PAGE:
Monday, October 19, 2020
As I look out the office window this morning, I see a rainy day. It has been a long time since the last significant rain event. We have received 1.8″ (46 mm) during the night, and it is quite welcome. The most noteworthy need was the newly-planted wheat crop. It was looking a bit thin and ‘scraggly’… not a good stand…yet. But we are hopeful that this will finally let the 2021 wheat crop get going. There is an old farmer saying for wheat: “Plant in the dust, your bins will bust!” Well, we certainly planted wheat in the dust this year. The extended period of dry weather had a plus side, though. It was a boost to soybean and corn harvest.
We finished up the corn harvest on Saturday evening. It is a good feeling to have that behind us. One caveat about being ‘finished’ with harvest is that we still have some double-crop soybeans (DCB) yet to cut… about 1.5 acres. When we were harvesting at our Harry farm, we had to cut around a few small patches of not-yet-ripe beans in the bottoms of the WASCoBs. And in one field, a neighbor has a dusk-to-dawn light on a pole. In the area around the pole, the illumination prevents the soybeans from getting ripe until they are frosted. It is a a phenomenon called “photoperiodism“. The light tricks the soybean plants, so that they are not aware the days are getting shorter. It is funny to note that in the shadow of the pole, a little triangle of soybeans did get ripe, but the semi-circle around the pole stayed green.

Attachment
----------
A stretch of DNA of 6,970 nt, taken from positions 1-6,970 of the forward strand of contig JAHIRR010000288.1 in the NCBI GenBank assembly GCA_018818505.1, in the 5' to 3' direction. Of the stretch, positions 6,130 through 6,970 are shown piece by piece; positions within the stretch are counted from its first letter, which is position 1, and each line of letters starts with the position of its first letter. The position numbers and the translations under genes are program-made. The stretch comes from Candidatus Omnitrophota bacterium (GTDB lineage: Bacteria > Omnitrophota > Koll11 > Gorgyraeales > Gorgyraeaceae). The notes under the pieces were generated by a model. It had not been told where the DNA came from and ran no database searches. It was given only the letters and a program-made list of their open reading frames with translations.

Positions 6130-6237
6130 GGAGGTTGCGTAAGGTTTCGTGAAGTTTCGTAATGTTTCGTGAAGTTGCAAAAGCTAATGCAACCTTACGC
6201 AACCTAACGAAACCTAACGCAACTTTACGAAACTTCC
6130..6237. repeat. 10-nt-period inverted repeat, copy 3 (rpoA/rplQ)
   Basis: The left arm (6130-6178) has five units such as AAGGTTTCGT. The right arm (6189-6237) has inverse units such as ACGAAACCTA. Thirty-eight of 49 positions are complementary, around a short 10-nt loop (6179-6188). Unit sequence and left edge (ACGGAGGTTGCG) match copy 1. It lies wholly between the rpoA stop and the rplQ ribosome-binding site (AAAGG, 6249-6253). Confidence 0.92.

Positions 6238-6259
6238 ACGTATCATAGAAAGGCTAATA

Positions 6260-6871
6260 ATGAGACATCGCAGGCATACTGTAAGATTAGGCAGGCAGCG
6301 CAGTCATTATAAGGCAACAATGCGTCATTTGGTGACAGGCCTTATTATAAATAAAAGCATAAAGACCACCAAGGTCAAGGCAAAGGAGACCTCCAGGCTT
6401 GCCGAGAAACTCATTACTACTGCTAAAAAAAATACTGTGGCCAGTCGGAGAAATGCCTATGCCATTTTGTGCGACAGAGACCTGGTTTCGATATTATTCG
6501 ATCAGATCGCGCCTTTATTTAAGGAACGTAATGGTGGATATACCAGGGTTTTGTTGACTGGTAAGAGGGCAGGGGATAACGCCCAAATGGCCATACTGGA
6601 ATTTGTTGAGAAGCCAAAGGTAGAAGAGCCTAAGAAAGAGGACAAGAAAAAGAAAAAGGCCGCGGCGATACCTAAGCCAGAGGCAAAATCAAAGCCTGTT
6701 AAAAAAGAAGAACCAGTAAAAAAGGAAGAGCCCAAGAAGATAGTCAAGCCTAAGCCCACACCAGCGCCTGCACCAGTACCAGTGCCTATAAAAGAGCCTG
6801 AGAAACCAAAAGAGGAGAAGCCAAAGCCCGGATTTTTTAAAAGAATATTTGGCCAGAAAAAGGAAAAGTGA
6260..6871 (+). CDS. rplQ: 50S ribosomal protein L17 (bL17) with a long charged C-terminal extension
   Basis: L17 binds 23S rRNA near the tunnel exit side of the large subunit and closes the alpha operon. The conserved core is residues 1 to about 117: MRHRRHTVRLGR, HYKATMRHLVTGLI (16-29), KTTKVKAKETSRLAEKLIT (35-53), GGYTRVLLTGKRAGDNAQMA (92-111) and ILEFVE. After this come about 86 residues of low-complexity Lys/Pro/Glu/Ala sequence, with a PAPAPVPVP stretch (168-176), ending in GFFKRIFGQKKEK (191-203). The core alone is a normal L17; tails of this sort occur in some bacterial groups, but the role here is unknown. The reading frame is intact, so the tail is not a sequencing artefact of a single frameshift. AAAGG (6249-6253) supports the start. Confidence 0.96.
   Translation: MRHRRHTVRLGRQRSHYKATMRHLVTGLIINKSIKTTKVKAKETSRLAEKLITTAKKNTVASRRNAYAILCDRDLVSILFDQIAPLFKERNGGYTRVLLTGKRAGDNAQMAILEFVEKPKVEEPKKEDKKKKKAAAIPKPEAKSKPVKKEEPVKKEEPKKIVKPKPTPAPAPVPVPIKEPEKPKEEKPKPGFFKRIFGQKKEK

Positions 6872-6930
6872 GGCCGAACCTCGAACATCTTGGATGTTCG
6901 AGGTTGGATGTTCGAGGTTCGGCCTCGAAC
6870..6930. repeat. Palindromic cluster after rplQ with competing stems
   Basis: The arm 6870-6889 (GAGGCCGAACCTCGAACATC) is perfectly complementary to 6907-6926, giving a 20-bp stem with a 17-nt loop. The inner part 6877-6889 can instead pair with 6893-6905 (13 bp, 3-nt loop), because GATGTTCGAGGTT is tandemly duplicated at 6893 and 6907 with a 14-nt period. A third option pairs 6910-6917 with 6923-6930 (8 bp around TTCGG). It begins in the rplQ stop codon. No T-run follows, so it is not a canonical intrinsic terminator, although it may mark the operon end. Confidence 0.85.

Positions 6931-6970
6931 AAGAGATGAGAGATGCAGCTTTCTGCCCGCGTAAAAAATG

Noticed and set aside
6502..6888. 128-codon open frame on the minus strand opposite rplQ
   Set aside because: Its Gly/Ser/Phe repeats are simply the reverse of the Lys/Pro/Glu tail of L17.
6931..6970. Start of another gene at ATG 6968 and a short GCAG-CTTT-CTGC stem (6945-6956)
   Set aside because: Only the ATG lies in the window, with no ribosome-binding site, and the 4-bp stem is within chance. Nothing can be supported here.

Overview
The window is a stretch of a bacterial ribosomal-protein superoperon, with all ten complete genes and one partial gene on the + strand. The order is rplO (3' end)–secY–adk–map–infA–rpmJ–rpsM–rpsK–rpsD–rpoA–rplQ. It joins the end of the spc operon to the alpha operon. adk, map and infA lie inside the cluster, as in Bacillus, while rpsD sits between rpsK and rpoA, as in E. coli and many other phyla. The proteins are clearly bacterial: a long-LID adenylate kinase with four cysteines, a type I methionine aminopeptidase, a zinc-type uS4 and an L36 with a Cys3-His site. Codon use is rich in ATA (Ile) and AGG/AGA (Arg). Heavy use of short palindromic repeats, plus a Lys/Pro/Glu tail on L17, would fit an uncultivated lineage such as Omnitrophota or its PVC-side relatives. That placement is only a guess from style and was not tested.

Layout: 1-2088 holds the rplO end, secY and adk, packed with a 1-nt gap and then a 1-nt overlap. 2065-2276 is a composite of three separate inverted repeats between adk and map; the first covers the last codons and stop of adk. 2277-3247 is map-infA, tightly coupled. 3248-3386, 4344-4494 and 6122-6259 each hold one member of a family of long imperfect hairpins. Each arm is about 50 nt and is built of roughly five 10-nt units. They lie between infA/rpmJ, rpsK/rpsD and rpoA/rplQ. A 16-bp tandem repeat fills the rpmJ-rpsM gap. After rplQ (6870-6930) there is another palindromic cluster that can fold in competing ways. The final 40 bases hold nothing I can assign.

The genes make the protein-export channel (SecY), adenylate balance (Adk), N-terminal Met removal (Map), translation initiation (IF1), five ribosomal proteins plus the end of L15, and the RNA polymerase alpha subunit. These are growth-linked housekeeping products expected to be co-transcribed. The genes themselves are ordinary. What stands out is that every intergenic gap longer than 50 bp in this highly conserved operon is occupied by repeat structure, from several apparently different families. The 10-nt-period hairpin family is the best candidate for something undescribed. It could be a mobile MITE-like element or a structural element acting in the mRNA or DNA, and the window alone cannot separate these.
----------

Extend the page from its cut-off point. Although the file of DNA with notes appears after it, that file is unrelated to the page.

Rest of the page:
We had some beautiful scenes during the harvest.
Our finished harvest was good… 5 weeks from start to finish… with no rain-delay days. The machines held together pretty well, with few calls to bring in a technician. I had one service call to get a height sensor on the soybean header fixed, and Ross had to call for help on a DEF system alert.
Warm days are supposed to return the end of the week, with temps in the 80s again. I’ll bet on those warm days, you will be able to see the wheat grow!
The clean-up of the machines can begin soon. We hope the warm days stick around until that task is complete.
I’m preparing the harvest summaries for each farm location. We keep separate numbers for each crop: corn, soybeans, wheat and DCB. Those reports will be submitted to Lee, our crop insurance agent. We also use those results for analysis of agronomic performance. We will dig deeper into the yield reports soon on Climate Fieldview, and compare hybrid and variety performance in each of our fields. That analysis will be a factor in seed selection for 2021.
Selected fields are now undergoing grid soil sampling. The turn around for those results have been shortened to about 72 hours, rather than about 10 days. That allows us to make exacting plans for fertility for 2021’s corn and soybeans. Some lime and fertility for ’21 soybeans have already been applied. And all that information must be reconciled with the financial situation, as budgets for the next year have already begun to be created. It’s a good thing I enjoy office work, huh?
Have a good week.